In middle school my family of four moved out of our two-bedroom apartment and into a Habitat for Humanity house. At the time, I understood first-hand that it was the epitome of privilege to have our own backyard and two bathrooms in a house with three teenage girls. That house was, and is, the only way my mom could afford to own her residence.
Now I am a homeowner and I often think about all the ways that the economic system we live in is not equitable. For example I did not have a cosigner for student loans or housing when it came time for higher education, which I saw as my opportunity to get out of poverty. I also had an instilled fear of credit cards which meant I had no credit graduating from college. Since financial and housing systems require more in up-front deposits or higher interest rates for those with little to no credit (which translates to bad credit in the current system), securing housing and a car was more expensive for me.
I grew up poor, but I benefited from being privileged in other ways. To understand the world in which I live, I must understand the ways that others are oppressed and what factors contribute to my privilege. I must understand my whiteness, being non-disabled, cis-gendered, and other aspects of my identity that contribute to my privilege in order to be an effective ally. I seek knowledge from literature, peers, and experience, and I know my work to understand privilege is never done.
Allyship is very important to me because I believe it is the only way to ensure equity and justice for people who have been historically disempowered. I am committed to be an ally in my personal life and in my professional life.
My upbringing has shown me that equity does not mean that we treat everyone equally. Equity means that we cater the resources to the needs of the individual. This is the idea that drives my work toward environmental justice which, according to the EPA, is achieved when “everyone enjoys the same degree of protection from environmental and health hazards, and equal access to the decision-making process to have a healthy environment in which to live, learn, and work.” People of color, people living in poverty, and those living on impoverished Native-American reservations see the most environmental degradation and are disproportionately affected by negative impacts of climate change.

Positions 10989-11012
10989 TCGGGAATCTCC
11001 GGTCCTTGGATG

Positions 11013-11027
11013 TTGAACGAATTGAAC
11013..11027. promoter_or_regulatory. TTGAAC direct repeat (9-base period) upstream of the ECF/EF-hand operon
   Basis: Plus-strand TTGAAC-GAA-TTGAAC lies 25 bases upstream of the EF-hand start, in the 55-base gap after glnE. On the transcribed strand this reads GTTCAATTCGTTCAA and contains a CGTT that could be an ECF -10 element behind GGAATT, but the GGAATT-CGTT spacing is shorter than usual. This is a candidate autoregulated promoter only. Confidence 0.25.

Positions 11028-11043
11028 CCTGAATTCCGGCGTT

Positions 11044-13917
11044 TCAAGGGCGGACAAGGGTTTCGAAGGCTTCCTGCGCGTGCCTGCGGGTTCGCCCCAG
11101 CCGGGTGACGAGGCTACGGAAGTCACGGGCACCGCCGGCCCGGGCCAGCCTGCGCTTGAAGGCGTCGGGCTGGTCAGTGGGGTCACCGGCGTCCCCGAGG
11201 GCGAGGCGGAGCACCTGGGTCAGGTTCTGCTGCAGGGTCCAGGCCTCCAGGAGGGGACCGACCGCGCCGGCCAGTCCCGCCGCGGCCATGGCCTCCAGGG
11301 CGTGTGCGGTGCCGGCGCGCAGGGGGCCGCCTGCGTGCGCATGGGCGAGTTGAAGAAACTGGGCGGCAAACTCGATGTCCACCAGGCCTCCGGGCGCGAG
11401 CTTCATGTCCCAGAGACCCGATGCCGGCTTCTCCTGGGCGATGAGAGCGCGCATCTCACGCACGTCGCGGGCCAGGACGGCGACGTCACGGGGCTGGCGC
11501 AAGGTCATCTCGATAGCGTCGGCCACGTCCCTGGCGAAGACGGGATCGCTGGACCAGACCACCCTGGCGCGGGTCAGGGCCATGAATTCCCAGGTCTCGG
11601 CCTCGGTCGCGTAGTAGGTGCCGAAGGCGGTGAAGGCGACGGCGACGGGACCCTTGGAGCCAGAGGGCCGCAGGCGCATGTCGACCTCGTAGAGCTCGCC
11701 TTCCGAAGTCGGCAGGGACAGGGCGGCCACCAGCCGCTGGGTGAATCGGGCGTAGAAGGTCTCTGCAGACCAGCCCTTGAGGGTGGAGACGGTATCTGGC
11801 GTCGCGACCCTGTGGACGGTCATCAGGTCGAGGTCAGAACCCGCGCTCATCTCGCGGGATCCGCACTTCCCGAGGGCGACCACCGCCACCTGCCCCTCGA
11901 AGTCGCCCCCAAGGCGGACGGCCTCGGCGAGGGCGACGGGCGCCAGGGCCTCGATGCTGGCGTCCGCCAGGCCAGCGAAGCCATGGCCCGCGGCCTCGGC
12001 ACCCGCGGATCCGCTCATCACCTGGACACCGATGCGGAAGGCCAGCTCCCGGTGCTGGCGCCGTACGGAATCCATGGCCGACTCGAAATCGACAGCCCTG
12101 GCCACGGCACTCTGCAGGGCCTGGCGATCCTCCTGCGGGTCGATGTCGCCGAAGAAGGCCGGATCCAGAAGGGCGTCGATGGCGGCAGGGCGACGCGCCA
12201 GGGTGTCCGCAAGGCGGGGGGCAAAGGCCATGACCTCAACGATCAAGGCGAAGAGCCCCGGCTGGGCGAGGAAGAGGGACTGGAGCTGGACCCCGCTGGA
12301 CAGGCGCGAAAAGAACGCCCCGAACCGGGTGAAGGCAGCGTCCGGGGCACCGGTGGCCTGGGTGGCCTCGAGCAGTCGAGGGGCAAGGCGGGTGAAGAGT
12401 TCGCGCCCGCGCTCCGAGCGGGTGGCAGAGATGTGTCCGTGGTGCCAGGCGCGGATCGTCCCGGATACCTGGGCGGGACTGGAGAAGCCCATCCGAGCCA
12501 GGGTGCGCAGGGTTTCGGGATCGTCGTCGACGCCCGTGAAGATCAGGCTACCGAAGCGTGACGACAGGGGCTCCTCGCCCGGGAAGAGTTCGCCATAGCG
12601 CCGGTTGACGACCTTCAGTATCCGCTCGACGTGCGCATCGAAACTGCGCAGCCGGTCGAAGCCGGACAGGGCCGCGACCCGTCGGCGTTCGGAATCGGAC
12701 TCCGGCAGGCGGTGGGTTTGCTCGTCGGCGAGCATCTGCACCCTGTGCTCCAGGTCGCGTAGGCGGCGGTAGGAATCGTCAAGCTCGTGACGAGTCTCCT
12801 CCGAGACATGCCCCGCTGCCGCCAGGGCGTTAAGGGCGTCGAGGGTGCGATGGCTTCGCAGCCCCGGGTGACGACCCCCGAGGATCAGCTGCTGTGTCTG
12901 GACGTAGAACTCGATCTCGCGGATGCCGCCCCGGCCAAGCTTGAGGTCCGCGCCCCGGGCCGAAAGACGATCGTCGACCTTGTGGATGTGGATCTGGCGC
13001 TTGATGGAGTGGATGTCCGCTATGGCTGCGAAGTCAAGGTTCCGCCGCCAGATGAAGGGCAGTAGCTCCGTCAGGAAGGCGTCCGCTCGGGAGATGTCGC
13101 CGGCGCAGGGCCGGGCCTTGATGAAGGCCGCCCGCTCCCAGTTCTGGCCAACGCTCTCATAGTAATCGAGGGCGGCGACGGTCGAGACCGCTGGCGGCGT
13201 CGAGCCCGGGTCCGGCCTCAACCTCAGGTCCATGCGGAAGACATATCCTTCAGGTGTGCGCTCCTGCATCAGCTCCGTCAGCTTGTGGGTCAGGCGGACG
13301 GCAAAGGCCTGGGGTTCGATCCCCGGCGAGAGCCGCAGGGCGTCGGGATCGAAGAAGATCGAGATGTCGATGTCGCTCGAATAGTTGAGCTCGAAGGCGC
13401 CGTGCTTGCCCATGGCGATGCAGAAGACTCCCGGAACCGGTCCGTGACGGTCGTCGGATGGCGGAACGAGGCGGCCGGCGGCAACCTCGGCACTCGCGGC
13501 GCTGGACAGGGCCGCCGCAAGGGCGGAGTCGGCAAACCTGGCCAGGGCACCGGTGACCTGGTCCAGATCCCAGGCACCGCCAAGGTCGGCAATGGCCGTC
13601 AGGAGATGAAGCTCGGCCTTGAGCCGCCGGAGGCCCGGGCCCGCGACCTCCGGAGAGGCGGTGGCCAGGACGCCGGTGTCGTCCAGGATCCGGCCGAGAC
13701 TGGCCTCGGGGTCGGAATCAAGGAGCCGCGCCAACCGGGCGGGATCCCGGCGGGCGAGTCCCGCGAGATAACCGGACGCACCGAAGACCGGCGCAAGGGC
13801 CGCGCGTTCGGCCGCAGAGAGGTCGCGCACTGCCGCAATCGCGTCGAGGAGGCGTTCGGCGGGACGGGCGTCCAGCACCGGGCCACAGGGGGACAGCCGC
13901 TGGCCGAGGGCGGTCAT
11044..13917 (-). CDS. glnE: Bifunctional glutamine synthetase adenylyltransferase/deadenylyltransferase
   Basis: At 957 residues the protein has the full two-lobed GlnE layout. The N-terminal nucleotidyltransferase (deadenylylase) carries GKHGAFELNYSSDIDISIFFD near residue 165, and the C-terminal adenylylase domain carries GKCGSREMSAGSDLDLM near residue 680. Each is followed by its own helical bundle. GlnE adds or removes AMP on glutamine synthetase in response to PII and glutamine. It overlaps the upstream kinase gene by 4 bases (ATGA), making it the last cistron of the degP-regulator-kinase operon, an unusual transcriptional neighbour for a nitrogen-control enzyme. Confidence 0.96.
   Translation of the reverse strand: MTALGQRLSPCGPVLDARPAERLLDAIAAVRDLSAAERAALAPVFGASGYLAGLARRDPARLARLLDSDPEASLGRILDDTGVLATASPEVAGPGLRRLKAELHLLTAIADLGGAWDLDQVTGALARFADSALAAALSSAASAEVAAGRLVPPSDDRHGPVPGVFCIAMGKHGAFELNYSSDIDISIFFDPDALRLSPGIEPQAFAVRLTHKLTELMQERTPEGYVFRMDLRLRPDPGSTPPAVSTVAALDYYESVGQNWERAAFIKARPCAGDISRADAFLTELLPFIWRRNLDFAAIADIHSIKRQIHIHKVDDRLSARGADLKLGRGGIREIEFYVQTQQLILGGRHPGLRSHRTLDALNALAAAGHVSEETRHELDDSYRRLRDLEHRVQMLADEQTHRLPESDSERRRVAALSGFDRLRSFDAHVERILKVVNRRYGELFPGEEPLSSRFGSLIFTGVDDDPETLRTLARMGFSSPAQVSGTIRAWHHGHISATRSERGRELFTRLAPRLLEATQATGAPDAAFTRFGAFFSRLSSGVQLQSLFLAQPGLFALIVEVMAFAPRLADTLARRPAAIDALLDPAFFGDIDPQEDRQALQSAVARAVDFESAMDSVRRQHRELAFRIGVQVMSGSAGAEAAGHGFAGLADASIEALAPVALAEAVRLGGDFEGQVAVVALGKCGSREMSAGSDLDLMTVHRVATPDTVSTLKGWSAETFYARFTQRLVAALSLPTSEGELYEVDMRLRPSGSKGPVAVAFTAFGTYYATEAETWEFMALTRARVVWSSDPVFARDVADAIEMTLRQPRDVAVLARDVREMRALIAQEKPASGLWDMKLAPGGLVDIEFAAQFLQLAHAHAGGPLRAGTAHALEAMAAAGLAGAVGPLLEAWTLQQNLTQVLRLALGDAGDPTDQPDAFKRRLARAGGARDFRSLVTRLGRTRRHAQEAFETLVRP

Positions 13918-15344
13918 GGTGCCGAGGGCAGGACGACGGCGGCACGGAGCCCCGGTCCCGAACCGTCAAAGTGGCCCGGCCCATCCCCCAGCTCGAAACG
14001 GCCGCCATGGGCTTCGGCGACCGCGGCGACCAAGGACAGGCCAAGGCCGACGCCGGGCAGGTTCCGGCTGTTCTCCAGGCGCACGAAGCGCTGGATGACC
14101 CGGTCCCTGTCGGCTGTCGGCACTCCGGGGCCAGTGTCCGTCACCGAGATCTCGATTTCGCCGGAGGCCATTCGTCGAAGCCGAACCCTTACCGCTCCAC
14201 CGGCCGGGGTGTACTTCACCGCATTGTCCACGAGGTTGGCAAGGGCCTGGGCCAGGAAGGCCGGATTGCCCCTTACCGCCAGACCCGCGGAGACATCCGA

For instance, in 2017 I joined the planning committee for the California Adaptation Forum, a climate adaptation-focused conference, and planned a panel discussion about adapting water management. I believed it was critical to assemble a panel that was truly representative of the state of California to bring actual issues to light and engage a diverse group in solutioning. Therefore, I collaborated closely with the conference organizers to ensure this outcome. I included perspectives from different geographic regions, economies, tribal governments and other government types, and a variety of institutions to include regional coalitions and nonprofits. I also invited a woman scientist to present new research on the climate change projections and impacts in the state. This is one noteworthy example of my intentional approach to increase diversity, inclusion, equity, and amplify voices that are representative of the community.
My vision is that our workplaces reflect the communities they serve, which means that we have a long way to go.
I have found human-centered design to be a powerful tool for decision-making, day-to-day operations improvement, and system reforms. This tool will help me make progress in any workplace. In line with design thinking practices, I will use empathy and compassion to listen to those that need help. I will respect diverse voices to identify and work towards dynamic and equitable solutions that are based on stakeholder data. I commit to collaborate, seek out knowledge from our community of experts, acknowledge my own mistakes and rectify injustices.
Continual Learning & Action
I participate in trainings and webinars, and then implement the best practices and takeaways. Recent engagements include: